Net Overseas Migration (NOM) in 2017-18 fell to 236,733, down from 262,490 in 2016-17. The decline is not as large as might have been expected given cuts to the migration and humanitarian programs and policy changes to employer sponsored temporary and permanent migration. Visitors changing status after arrival now represent a record 24 per cent of NOM – a crucial indicator the visa system is in a bad way.
Table 1 provides a preliminary estimate of NOM for 2017-18 recently published by the ABS. These estimates are subject to significant revision, especially as NOM is determined by arrivals who spend 12 months out of the last 16 months in Australia and departures of people who had been counted as part of the resident population and then spend 12 months of the past 16 months out of Australia. But let’s look at what has been published to date by the ABS.
Table 1: Estimates of NOM for 2016-17 and 2017-18
|Visa Grouping||Net Migration 2016-17||NOM Arrivals 2017-18||NOM Departures 2017-18||Net Migration 2017-18|
Source: ABS Cat: 3412 and 3101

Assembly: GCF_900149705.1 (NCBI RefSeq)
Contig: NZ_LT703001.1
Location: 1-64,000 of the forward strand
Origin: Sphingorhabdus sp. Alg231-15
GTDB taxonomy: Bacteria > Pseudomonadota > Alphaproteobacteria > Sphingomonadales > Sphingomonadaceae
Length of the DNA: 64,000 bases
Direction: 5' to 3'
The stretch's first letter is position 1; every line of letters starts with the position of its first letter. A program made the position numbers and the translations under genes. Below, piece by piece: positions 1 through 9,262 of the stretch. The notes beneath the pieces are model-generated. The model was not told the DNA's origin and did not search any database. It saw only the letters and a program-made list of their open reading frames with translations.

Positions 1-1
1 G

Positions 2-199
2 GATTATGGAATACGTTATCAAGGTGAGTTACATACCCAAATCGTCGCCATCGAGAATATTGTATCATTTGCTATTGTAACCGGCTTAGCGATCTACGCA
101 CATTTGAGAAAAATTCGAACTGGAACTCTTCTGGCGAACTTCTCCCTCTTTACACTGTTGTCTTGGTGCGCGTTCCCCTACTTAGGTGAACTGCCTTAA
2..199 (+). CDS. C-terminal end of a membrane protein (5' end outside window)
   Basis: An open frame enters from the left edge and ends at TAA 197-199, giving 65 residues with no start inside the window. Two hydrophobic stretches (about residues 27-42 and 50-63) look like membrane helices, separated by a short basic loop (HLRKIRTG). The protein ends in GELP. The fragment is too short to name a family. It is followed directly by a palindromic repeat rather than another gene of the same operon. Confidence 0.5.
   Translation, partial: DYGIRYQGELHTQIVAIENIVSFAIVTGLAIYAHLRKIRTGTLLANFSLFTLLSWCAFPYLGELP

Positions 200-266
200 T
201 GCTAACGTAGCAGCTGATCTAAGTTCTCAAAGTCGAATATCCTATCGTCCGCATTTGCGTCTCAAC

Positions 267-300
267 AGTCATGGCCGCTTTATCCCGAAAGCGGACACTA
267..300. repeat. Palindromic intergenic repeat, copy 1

While the absolute contribution of Students to NOM increased only slightly, because of an overall decline in NOM, students in 2017-18 represented around 44 per cent of NOM, up from almost 40 percent in 2016-17. The increase in NOM student arrivals was almost entirely due to the higher education sector with other sectors flat or declining in terms of off-shore student visa grants. The increase in student NOM departures was the largest since 2009-10 (when student visa policy was last tightened). The rise in student departures is likely to reflect tightening of pathways to temporary and permanent residence implemented in 2017-18. But the stock of students and former students in Australia remains large at over 600,000 – the students story has a long way to run, especially if state/territory governments nominate relatively few graduate students for permanent residence and the labour market weakens leaving many students stranded.